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Deciding what will work for your windows

Here are some considerations as you review your choices in window protection.

• Can you install the protection yourself, or do you have a reliable person to do it for you? Screwing plywood panels in place is a heavy, awkward task that typically takes more than one person.

It's a lot easier to pull an accordion shutter across sliding glass doors or to push a button and watch motorized shutters roll down. (You can even get these with a wind vane that rolls them down automatically when winds reach a certain speed.) Of course, these are more expensive than plywood.

Advocates of impact-resistant glass and window films say their products are always in place, need no last-minute installation, and provide sun and burglary protection.

Window film, however, does not pass the Miami-Dade certification test because it doesn't strengthen the frame. It won't stop your glass from shattering; it will hold the pieces in place. A film-covered window will withstand only whatever wind load it can handle without the film.

• If you already have window protection, are you ready to roll? Do you know where the Tapcons or wing nuts or other fasteners are? Do you know how to install or operate your protection?

Storage space can be a problem for plywood and for heavy stacks of aluminum or steel panels. Those metal panels also can tear up your hands or cause serious injury if a stack of them drops on your foot.

• Where will you be when the storm hits? Most homeowner and condo associations do not allow window coverings to be left in place when owners leave for vacations or the summer. They're an unsightly giveaway that a home or apartment is unoccupied. Community associations may regulate the kind, style and color of window protection, but they may not prohibit homeowners from protecting their property.

Fire officials discourage leaving window coverings in place because they make it difficult or impossible for occupants to get out if there is a fire.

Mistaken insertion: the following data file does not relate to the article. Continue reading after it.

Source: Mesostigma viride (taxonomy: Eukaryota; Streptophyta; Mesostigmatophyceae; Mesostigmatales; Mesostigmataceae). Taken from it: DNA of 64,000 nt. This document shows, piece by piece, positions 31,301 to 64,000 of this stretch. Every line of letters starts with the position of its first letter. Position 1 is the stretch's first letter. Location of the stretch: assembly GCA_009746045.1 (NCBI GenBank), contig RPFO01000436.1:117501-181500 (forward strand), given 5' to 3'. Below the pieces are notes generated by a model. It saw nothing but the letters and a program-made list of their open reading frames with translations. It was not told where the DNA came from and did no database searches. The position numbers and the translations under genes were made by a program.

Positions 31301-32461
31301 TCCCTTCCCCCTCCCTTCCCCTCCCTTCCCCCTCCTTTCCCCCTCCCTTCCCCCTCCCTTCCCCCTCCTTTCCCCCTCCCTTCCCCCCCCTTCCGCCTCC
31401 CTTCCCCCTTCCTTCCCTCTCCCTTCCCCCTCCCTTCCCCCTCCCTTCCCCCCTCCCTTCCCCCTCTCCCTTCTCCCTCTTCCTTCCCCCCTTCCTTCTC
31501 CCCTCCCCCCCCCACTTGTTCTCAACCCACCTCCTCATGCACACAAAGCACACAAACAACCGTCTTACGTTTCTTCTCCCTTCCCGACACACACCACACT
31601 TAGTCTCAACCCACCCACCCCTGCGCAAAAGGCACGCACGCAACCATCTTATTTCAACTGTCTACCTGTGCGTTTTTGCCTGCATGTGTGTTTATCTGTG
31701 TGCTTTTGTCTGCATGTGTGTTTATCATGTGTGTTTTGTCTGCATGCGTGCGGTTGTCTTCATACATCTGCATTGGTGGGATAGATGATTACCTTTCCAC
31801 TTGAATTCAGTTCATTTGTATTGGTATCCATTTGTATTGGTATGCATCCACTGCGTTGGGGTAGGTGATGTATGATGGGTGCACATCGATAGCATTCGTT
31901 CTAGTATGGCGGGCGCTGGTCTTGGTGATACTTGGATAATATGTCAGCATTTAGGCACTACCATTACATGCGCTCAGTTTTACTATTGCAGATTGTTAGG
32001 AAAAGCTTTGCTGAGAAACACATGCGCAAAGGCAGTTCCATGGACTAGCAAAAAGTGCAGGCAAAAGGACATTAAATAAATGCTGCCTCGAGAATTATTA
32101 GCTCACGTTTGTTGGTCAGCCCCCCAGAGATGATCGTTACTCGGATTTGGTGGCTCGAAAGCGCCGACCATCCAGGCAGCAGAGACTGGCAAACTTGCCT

• What are the testing standards? Window protection must withstand repeated blows by a 9-pound 2 by 4 traveling at 34 mph followed by hurricane-force winds. A label on the product should confirm its certification. The Federal Alliance for Safe Homes (www.flash.org) recommends products that have been tested to these standards: ASTM E 1886 and ASTM E 1996; SBCCI SSTD 12; or Miami-Dade Protocols PA 201, 202 and 203. FLASH is a partnership of the insurance industry, government agencies, nonprofits and businesses.

• Need specifics on shutters? The FLASH Web site (www.flash.org) offers technical information about building or retrofitting a home for hurricane safety, links to other sites and consumer advice.

An "interactive shutter tool" helps homeowners estimate the cost of various kinds of window protection. Click on "Hurricanes" and scroll through the list to select "An interactive shutter tool."

• What does it look like? Appearances matter. Some panels fit into tracks or ridges around the windows. Others hook onto bolts, or require that holes be drilled in the walls. You must decide what you're willing to look at the rest of the year.

Almost anything you put over your windows is going to darken the interior during daylight, which some people find claustrophobic. Many homeowners prefer to mix and match solid shutters (metal or aluminum) with a couple of clear Lexan panels. Or they include some translucent heavy-duty fabric panels that admit daylight.

Times staff writer

Deciding what will work for your windows 05/16/08 [Last modified: Friday, May 16, 2008 10:49am]

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